Senior Sermon

This is the text for my senior sermon. I delivered this sermon in Montgomery Chapel on May 2, 2014 at San Francisco Theological Seminary. If you’re interested in seeing the whole service, which I planned myself, you can see that here: 

John 20:18-31

            I don’t know whether “Doubting” is justified. Whether or not it is, I empathize with Thomas. First, think of the disciples’ situation. Their lives are a mess right before the resurrection. They weren’t expecting a resurrection. This ain’t your Lazarus story. Jesus is dead. Jesus is the one in the tomb. What’s Jesus supposed to do? “Jesus! Come out!” said Dead Jesus.

I don’t think Thomas honestly was, “I do not believe.” Perhaps it was more of a, “Dude. What?” moment. It was probably more shock. He wasn’t in the room. But can you imagine coming back into that room? Walk through the door, and all of your friends just start shouting, “OMIGODYOUWONTBELIEVEITJESUSISBACK!” And they’re being earnest. That’s a bit shocking. What would our reaction be?

If we’re honest with ourselves, I think it’s fair to say we doubt the resurrection right now. It’s not an easy thing to believe. And our cereal-box theology that we give to people in the pews doesn’t help. We make it too easy on ourselves. It reminds me of a Honey Nut Cheerios box with a maze on the back. “Here’s the maze,” we say. “If you can make it through, you get to the prize!” Once you finish the maze, then you end up in a good place. Don’t do anything too scary. Be a moral person. Whether or not you engage the world, there’s a prize at the end. Once you get to the end, there’s heaven.

A maze on the back of a cereal box was fun for kids. But now, that maze has become dull. A simple game of twists and turns, it no longer amuses. Avoiding problems and obstacles does not inspire. When we grow up avoiding problems, we freak out when we find an unavoidable one.

I think that’s the inspiration of Thomas’s so called, “doubt.” He’s freaking out. That’s what I’ve been doing while confronting this idea of resurrection. I have been freaking out. I have spent sleepless nights worrying. What is resurrection? What does comes next? Why was the tomb empty?

In the summer of 2007, I was serving in the Peace Corps in Ukraine. I got a call from my buddy, Ezra. Ezra asked me to come out to a camp in Western Ukraine. My permanent site was in the Southern part of the country, in the Khersonska Oblast’. Ukraine isn’t much bigger than Texas, geographically. But, it still took me almost two days by train to get out to where I was going.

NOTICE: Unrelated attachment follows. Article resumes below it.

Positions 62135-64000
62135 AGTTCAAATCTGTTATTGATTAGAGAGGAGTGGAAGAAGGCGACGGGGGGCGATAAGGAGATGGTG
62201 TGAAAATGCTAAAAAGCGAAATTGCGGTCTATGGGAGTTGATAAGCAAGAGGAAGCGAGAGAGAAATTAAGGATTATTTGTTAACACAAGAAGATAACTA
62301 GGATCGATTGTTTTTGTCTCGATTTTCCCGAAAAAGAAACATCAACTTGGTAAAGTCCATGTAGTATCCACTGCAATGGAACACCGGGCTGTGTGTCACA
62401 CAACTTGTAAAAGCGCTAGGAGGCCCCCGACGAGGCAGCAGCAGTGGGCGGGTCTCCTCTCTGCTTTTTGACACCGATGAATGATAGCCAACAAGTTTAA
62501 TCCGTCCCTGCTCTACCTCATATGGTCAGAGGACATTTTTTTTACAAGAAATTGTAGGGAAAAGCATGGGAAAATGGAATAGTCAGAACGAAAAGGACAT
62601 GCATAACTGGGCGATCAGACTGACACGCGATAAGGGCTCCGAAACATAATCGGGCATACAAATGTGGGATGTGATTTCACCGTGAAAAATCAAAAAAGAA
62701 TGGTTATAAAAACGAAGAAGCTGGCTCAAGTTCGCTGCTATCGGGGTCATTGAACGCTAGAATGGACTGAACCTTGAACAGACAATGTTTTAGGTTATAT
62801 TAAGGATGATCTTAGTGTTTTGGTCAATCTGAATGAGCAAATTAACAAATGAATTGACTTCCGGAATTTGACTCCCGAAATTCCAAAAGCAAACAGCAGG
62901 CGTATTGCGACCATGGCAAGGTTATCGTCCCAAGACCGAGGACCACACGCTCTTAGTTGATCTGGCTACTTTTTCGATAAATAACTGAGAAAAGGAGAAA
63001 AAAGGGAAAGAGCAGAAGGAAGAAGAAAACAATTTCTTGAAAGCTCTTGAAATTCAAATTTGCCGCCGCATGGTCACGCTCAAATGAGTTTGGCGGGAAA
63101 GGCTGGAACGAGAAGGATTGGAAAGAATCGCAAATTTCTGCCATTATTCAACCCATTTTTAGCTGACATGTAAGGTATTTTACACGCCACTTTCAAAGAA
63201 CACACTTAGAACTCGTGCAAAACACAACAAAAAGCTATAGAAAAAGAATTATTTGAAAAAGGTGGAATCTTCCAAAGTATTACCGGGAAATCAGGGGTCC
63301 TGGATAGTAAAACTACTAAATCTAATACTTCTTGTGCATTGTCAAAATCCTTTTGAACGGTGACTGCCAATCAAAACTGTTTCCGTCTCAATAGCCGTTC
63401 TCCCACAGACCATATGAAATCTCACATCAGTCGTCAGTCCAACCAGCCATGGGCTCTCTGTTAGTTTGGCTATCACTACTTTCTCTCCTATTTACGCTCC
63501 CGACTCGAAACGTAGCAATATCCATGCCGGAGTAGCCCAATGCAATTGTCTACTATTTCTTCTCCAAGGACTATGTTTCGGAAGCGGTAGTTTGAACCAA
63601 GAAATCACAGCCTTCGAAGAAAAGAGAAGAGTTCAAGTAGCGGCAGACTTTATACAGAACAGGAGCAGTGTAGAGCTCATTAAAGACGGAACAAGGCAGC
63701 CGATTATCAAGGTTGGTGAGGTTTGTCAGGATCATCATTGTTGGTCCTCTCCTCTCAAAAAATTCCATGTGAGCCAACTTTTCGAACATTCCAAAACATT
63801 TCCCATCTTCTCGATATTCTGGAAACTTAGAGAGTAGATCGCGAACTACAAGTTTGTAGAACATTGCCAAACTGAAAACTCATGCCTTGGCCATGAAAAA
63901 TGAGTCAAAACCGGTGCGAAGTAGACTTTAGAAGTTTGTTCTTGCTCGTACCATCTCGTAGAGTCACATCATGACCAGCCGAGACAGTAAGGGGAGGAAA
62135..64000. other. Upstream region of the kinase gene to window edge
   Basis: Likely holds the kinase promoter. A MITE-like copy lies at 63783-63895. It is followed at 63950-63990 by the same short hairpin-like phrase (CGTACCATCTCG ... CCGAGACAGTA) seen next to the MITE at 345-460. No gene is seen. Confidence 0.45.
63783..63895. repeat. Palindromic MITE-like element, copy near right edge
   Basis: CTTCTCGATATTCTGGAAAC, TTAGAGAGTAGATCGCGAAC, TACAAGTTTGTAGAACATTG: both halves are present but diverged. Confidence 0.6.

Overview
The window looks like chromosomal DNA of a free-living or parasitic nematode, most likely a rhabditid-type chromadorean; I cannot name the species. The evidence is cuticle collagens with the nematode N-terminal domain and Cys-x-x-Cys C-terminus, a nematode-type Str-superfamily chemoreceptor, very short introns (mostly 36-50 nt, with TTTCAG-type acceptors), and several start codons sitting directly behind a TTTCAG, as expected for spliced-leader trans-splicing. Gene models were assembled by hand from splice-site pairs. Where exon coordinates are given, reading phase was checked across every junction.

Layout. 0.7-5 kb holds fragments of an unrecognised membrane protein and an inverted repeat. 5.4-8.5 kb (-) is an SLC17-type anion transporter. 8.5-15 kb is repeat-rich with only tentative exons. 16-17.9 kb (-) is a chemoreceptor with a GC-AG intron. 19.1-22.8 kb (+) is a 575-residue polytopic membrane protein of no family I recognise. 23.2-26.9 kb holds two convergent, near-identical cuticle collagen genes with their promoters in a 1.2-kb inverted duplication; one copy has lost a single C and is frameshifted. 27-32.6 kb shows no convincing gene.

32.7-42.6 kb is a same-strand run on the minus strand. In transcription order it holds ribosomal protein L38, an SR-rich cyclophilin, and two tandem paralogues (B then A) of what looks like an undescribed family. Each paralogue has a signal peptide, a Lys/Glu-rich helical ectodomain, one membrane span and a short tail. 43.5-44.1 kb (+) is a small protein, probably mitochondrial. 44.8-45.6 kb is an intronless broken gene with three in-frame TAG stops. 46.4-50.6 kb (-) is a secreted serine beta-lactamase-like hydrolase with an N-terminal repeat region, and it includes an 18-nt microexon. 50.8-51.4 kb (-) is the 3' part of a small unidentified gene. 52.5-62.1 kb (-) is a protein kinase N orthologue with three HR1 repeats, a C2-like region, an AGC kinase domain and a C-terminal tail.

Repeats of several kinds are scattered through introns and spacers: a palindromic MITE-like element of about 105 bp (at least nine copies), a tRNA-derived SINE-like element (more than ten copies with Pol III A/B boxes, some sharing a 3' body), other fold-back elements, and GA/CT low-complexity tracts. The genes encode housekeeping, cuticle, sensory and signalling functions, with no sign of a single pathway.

This camp that I attended was called “Happy Camp.” It sounds silly, I know. But it was a camp aimed at promoting diversity and open-mindedness in Ukraine. Ukraine has a serious problem with racism. And I’m not talking about subtle stuff either. I’m talking about Persons of Color being beaten in the streets. It’s been a long-standing problem. The developers of this camp were hoping to make a small dent in that problem.

While at this camp, I had the opportunity to meet several of the people living in the nearby town. One of these people’s names was Сергей Дідич. He had a fairly large family. At least one son, a couple of daughters, his wife, and his mother all lived in the house. The Didich family is an amazing group of hosts. They invited us into their home the first night we were at camp because there was a torrential downpour. It was so bad we couldn’t set up one tent, much less sleep outside.

Сергей’s house was a stereotypical Ukrainian home. I don’t want to sound stereotypical, but every home I was in in that country had very similar decorations. They love Oriental rugs over there. You know those big red ones with the design around the border with a circle or oval in the middle? Yeah. Those ones. Ukrainians love to hang those on the wall.

The carpets on the floor are thin. There’s usually little padding in between the carpet and the hard concrete underneath. The дивани, or couches, are often hard as a rock. If you’ve ever had the opportunity to sit on the floral couch in Trinity House without the pillow behind you, then you know what it’s like to lean back on a Ukrainian диван. You’ll hurt your back.

Outside was just as stereotypical. There were rabbits and chickens and slightly feral cats and guard dogs. They had a garden where they grew vegetables. Chicken wire fences with wooden frames portioned off each section of the yard. But you know the Didich family did OK, because they also had a horse.

This house has been around since before World War II. The бабушка, grandmother, of the family told us how she remembered riding away from town on a horse-drawn cart with German shells hitting the ground around her.

The Didich home was a stereotypical Ukrainian home. There wasn’t a lot of space. They still welcomed all 20 or so of us in. They welcomed a Kenyan, Crimean Tatar, 5 or 6 Americans, and Ukrainians from throughout the country. They fed us. They gave us a warm, dry place to sleep. They stayed up and played games with us. They taught us songs and dances. They made their home our home for that night and the whole week.

When the protests in Kyiv started, it really was about the difference between the European Union and Russia. But that swiftly changed. The Ukrainian president, Viktor Yanukovich, used force to try to stifle those initial protests. Police raided the camp in the middle of the night. They beat the protestors and burned their tents. This sparked national outrage.

Yanukovich was already known to be a criminal. He had long associations with the Russian and Ukrainian mobs. He had already been to prison once for those associations. The Ukrainian people knew of his sordid past. The powder keg was already in place. The use of force was the spark that lit the fuse. When the riot police attacked that camp at night, it was too much to ignore. The people already knew the government was corrupt. But attacking a peaceful protest? That was too much.